Ariel Fernandez: Basically, yeah. This discovery may herald novel biomolecular design based on “dehydron enablers-stimulators”. These features may be created or removed though engineered mutations directed at fine-tuning the topography of the protein surface. In this way, we envision the possibility to activate or silence a catalytic site in a protein enzyme by respectively creating or annihilating its nearby dehydrons. On the other hand, novel drug-based enzyme inhibitors will emerge as dehydron agonists are targeted (wrapped) through engineered protein-drug associations. These possibilities were anticipated in my first book “Transformative Concepts for Drug Design: Target Wrapping” [here reviewed at Rice University]. They have been much further developed in my second book “Biomolecular Interfaces: Interactions, Functions and Drug Design” (foreword by Richard Moss, individual chapters here).

Biomol Interfaces

My latest book is in a sense a modern development of some work that I did back in my days at Yale jointly with my advisor Oktay Sinanoglu (see Ariel Fernandez’ PhD Tree), a peerless genius who recently passed away. Oktay Sinanoglu became the youngest full professor at Yale in its modern history, I believe.

OS

Picture from Obituary for Oktay Sinanoglu by Ariel Fernandez, published in Physics Today.

Oktay Sinanoglu with Linus Pauling

Oktay Sinanoglu with Linus Pauling

Oktay Sinanoglu with Ariel Fernandez

Oktay Sinanoglu with Ariel Fernandez, Cape Cod, 1984

WM: I see, we could now envision novel molecular designs inspired by the “epistructural catalytic stimulation”.

Ariel Fernandez: Precisely! and this “epistructural stimulation” will foreshadow a generation of nanoscale-optimized enzyme catalysts and pharmaceuticals.

WM: The work of Ariel Fernandez does not need praise. His marvelous advances have already been heralded by others, as is evident, for example, in a recent review published in Scientific American. [reproduced in Nature]. The novel type of drug design he has introduced was enthusiastically received by eminent physician scientists such as Thomas Force (Vanderbilt University) and was also covered in very promising terms for example in a review by Harvard oncologist George Demetri.  Quoting Dr. Demetri:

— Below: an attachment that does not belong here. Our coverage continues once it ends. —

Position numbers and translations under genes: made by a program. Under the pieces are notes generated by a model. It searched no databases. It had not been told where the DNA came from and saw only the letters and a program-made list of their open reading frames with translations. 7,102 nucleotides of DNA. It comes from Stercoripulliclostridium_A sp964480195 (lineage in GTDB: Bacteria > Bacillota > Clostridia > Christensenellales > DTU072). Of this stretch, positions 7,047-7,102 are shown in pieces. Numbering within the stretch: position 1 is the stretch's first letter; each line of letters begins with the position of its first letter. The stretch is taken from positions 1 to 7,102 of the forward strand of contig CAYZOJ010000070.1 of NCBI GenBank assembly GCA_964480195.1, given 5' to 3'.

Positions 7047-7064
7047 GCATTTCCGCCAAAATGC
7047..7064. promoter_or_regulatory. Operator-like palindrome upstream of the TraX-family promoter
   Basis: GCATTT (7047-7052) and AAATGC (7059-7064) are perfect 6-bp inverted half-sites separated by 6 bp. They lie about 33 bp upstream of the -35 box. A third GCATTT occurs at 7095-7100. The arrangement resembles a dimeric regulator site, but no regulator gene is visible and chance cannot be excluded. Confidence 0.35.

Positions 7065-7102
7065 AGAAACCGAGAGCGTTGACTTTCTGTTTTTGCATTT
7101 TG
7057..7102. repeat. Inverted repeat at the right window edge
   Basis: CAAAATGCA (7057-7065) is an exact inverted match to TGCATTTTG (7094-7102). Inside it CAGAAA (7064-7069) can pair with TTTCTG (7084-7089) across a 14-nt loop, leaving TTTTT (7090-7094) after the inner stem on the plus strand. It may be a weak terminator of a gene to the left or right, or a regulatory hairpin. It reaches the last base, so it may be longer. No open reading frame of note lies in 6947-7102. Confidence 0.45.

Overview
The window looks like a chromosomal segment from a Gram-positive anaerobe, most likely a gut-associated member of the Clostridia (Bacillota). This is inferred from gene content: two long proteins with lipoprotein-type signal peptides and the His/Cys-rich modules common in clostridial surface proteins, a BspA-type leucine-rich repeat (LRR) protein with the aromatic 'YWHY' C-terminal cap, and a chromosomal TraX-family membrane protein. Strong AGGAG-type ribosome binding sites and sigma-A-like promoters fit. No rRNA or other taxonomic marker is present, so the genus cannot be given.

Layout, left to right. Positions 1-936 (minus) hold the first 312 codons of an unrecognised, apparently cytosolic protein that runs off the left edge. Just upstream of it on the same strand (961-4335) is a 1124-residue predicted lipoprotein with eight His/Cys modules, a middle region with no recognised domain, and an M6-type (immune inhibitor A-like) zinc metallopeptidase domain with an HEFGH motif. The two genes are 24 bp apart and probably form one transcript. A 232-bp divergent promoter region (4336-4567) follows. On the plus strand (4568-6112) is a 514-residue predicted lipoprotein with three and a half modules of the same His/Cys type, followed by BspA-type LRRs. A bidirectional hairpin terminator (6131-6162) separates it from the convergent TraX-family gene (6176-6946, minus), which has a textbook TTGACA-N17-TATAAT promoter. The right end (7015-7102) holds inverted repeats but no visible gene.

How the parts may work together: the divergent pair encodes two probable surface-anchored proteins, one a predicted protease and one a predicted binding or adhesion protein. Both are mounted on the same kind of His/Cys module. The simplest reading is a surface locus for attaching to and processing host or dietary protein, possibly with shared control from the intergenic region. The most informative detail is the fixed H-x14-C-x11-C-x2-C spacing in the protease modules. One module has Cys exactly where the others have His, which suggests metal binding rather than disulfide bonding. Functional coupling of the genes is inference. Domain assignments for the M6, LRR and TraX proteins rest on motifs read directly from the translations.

“The first generation of kinase-inhibitory drugs such as imatinib and sunitinib have already provided patients with life-saving therapeutic options, and with tools such as those described by Fernández et al., the future certainly looks bright for constructing ever-better agents that can be combined safely and effectively to manage, and eventually cure, many forms of human cancer”.

These seminal advances are further enriched in his recent work with a description of novel molecular design concepts that enable us to therapeutically disrupt protein-protein interfaces.  This problem is considered to be a holy grail of molecular targeted therapy.  Therapeutic opportunities stem from the design concepts of Ariel Fernandez.  One illustration is provided in the potential treatment of heart failure by disrupting a myosin association with a myosin-regulatory protein, an invention with a pending patent by Richard Moss and Ariel Fernandez.

The work of Ariel Fernandez introduces considerable conceptual novelty rooted in fundamental knowledge that needs to find its way into the pharmaceutical discovery and development pipeline, in particular in the hit-to-lead and lead optimization phases.  Paraphrasing George Demetri we conclude that the approach by Fernández and coworkers holds great promise for customized development of rationally designed therapeutic agents.

RELATED READING:

Books on Biological Matter Physics by Ariel Fernandez

Description of latest book by Ariel Fernandez